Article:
A Comparative Computer Content Analysis of the Verbal Behavior of Institutionalized and Noninstitutionalized Retarded Children Previous studies have indicated structural language differences favoring the noninstitutionalized retarded when compared to matched institutionalized retarded children. In this study, a sociological and psychological deficit hypothesis for institutional retardates was explored by using a verbal content analysis system. Unstructured speech samples from 20 institutionalized and 20 noninstitutionalized retarded children ... Research Article
Research Article  |   March 01, 1975
A Comparative Computer Content Analysis of the Verbal Behavior of Institutionalized and Noninstitutionalized Retarded Children
 
Author Affiliations & Notes
  • James C. Montague, Jr.
    University of Arkansas, Little Rock, Arkansas
  • Edward C. Hutchinson
    University of Florida, Gainesville, Florida
  • Emily Matson
    University of Arkansas, Little Rock, Arkansas
Article Information
Research Articles
Research Article   |   March 01, 1975
A Comparative Computer Content Analysis of the Verbal Behavior of Institutionalized and Noninstitutionalized Retarded Children
Journal of Speech, Language, and Hearing Research, March 1975, Vol. 18, 43-57. doi:10.1044/jshr.1801.43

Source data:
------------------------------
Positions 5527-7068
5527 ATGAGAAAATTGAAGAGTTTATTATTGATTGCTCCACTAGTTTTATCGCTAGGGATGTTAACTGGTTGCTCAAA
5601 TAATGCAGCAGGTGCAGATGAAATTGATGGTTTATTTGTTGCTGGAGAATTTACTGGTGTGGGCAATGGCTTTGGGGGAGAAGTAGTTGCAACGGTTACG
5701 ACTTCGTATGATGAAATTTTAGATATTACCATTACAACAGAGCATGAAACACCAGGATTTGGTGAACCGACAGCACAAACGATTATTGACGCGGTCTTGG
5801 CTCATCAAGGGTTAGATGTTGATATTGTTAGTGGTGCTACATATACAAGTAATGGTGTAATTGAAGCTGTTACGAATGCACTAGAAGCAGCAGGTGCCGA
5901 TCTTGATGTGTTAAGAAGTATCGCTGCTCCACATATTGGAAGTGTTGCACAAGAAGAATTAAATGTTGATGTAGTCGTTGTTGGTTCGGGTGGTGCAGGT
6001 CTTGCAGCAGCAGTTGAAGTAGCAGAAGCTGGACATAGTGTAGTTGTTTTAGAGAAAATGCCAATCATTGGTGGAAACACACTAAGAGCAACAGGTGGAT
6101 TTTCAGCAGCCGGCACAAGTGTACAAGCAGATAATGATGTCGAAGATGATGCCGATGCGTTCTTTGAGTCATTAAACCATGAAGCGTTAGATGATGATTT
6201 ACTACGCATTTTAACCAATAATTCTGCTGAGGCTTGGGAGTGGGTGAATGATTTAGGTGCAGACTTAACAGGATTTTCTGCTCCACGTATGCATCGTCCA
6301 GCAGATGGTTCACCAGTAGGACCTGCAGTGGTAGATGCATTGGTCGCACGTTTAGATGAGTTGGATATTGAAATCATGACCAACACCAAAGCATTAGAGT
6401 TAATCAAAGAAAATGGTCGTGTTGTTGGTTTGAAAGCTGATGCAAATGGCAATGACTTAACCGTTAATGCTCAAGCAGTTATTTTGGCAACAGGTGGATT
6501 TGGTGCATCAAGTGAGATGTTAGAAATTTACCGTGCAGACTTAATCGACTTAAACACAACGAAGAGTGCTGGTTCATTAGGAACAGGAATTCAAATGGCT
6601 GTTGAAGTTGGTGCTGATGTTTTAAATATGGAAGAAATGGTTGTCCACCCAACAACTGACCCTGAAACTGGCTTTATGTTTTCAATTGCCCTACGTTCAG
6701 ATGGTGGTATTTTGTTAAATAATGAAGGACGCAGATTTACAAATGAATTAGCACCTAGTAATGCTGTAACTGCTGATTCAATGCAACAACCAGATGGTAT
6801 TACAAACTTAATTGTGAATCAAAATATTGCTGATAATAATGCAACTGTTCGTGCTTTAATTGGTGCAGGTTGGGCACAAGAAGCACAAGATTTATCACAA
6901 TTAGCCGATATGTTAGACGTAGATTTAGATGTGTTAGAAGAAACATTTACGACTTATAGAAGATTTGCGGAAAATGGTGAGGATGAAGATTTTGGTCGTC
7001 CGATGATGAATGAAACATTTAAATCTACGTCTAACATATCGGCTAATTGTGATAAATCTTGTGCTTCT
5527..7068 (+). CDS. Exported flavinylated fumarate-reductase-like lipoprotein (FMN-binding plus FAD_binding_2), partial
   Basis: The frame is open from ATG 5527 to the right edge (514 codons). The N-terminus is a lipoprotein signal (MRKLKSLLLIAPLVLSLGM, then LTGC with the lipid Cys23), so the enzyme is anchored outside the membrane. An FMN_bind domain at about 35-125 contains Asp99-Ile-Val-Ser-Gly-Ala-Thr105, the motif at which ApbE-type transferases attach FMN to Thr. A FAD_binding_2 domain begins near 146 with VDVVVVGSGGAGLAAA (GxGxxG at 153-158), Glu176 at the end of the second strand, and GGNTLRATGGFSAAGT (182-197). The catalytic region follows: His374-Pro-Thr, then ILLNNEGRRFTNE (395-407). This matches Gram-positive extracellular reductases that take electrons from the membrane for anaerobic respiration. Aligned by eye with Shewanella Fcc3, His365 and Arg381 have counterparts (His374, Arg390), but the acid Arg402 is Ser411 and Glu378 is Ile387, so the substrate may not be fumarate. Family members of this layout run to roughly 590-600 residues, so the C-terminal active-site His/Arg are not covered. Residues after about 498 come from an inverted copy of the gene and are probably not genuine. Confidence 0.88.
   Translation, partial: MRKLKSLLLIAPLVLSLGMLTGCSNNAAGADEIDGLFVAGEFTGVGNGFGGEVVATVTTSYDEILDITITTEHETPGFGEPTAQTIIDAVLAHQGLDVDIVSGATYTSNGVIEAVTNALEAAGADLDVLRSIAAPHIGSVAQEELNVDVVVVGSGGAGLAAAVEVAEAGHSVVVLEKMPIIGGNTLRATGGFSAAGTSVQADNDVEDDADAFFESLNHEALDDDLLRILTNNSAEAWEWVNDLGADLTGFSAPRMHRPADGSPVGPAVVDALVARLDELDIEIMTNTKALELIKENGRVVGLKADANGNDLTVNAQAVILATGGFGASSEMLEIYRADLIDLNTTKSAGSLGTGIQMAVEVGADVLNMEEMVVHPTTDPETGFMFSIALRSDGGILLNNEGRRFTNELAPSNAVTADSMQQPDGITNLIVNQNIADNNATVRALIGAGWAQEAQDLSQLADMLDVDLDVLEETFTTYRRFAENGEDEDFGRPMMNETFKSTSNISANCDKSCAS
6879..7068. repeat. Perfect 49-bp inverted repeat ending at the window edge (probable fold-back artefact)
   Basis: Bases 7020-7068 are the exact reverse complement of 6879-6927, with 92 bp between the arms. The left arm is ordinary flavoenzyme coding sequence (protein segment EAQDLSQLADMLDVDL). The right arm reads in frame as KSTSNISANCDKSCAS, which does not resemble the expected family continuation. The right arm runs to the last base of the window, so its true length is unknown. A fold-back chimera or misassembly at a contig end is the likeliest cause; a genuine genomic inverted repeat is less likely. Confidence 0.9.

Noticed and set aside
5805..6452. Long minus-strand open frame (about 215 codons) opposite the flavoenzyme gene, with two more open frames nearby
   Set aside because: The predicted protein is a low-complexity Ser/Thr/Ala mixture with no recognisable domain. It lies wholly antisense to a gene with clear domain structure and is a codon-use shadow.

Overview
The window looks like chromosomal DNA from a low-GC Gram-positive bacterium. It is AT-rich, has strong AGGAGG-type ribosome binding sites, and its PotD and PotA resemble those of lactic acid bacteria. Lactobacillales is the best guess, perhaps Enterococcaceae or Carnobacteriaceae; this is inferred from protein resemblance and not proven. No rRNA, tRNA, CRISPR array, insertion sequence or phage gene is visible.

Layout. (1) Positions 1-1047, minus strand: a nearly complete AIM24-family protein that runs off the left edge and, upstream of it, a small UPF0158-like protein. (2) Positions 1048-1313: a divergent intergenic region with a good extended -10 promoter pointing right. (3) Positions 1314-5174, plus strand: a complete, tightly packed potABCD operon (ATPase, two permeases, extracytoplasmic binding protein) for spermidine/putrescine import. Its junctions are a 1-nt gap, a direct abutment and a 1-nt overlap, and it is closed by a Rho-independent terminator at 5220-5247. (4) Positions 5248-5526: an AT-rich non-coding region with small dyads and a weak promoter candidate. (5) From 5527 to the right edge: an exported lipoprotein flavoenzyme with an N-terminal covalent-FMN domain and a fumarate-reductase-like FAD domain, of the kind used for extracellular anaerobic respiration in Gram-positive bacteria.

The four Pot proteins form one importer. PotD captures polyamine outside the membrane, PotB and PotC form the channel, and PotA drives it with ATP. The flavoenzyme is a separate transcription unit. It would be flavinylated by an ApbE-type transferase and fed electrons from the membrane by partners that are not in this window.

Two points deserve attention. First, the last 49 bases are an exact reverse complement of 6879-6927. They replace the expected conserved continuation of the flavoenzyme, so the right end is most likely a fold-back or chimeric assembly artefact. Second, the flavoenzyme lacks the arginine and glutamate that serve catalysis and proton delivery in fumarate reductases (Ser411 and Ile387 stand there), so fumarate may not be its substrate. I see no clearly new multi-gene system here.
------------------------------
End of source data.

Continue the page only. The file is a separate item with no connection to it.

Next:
History: Received June 12, 1973 , Accepted March 28, 1974
 
Journal of Speech, Language, and Hearing Research, March 1975, Vol. 18, 43-57. doi:10.1044/jshr.1801.43
History: Received June 12, 1973; Accepted March 28, 1974

Previous studies have indicated structural language differences favoring the noninstitutionalized retarded when compared to matched institutionalized retarded children. In this study, a sociological and psychological deficit hypothesis for institutional retardates was explored by using a verbal content analysis system. Unstructured speech samples from 20 institutionalized and 20 noninstitutionalized retarded children were employed using the computerized General Inquirer System and the Harvard III Psychosociological Dictionary. Differences were found between the groups but all except two were negated or attenuated by additional extended manual analysis treatments. The findings of this study do not support a psychological or sociological deficit hypothesis for institutionalized educable retardates as measured by this content analysis system.

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